What happens to our value system and our feelings when we witness an event like the fire of Notre Dame? On the impression it made, there are no doubts. The few conflicting voices have pointed out that, at the end of the day, it is an inanimate object: we lose so many human lives in the world every day and our reactions are smaller, or less passionate. And yet, even these voices – merely for the fact they are expressing such countercurrent ideas at this precise moment – prove that they are participating in the general emotional climate, at least implicitly.
More are those who lament the irreparable (or at least very difficult to repair) loss. The pathos of the reactions leads us to think the question is more than just historic or esthetic. The flames of Notre Dame inflict a sense of moral loss. But what have we lost, exactly? Have we, as some say, lost our European or Western identity? Have we lost a one-of-a-kind product of the human spirit? Has something of immense beauty vanished? Are we mourning the death of our past that cannot return, that has a value precisely because it is irretrievable?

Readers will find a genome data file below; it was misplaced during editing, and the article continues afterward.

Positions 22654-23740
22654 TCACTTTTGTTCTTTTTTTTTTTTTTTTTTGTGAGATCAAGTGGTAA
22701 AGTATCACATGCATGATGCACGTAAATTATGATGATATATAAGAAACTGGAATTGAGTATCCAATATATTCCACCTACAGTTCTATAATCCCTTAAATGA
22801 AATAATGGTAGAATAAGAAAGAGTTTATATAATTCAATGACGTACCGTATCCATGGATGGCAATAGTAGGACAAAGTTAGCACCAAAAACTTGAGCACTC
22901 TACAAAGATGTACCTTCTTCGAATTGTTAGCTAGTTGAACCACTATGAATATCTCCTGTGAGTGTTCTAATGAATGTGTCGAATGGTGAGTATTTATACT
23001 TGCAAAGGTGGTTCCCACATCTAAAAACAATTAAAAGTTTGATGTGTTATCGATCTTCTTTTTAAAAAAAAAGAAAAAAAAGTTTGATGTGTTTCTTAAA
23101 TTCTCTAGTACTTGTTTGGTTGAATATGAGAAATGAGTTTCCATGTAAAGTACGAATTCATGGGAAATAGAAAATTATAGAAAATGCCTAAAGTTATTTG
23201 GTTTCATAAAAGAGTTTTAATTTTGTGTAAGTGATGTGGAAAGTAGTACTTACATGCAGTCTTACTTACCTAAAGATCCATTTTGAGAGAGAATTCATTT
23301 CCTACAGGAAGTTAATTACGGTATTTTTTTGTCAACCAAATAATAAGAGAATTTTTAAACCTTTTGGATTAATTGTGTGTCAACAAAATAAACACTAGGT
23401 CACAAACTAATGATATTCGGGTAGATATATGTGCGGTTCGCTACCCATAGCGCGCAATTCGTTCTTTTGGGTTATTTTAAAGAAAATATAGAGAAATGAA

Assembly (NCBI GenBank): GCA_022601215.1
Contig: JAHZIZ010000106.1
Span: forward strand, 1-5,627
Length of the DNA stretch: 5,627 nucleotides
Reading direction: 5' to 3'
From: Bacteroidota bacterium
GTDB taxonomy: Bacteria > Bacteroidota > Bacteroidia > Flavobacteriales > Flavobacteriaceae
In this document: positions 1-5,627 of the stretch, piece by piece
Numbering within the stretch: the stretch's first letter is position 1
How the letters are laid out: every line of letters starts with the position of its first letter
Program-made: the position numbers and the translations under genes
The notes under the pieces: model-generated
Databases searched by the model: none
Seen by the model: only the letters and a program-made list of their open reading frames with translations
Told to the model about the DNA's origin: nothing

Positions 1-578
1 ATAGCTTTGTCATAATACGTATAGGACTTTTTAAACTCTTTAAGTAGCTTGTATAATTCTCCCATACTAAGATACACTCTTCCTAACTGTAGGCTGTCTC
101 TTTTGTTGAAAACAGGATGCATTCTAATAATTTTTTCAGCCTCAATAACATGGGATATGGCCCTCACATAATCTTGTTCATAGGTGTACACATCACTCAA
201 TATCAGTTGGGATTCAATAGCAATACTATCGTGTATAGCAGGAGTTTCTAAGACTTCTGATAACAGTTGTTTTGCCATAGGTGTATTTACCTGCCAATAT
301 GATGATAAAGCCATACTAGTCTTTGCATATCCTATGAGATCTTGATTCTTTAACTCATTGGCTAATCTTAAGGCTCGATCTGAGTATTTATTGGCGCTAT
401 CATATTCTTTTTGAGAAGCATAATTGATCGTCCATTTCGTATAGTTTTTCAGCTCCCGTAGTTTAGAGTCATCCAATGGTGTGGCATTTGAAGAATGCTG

These responses could all be true. But each has a different consequence and meaning. To understand the root of the emotions sparked by the flames, to comprehend the origin of our sense of loss, and if it is truly sound, we must unravel the consequences and meanings. We must understand the ethics of cultural patrimony. We must understand what lies underneath our feeling that the fire at Notre Dame caused irreplaceable loss. – that the cathedral, as it was prior to the fire, is impossible to substitute.
Reflecting on these themes is not of little importance. Events such as the fire make us question our relationship with the past – our past as Europeans and as Westerners, with our past as individuals, who have all, more or less, gone to Paris to see Notre Dame, and with the past of others, who hold different beliefs. Our relationship with the past is a part of our identity and our present. A heightened awareness of that which lies beneath our sense of loss would maybe help us to not fall so readily into an ideological battle, waking the specter of an opposition with the Other.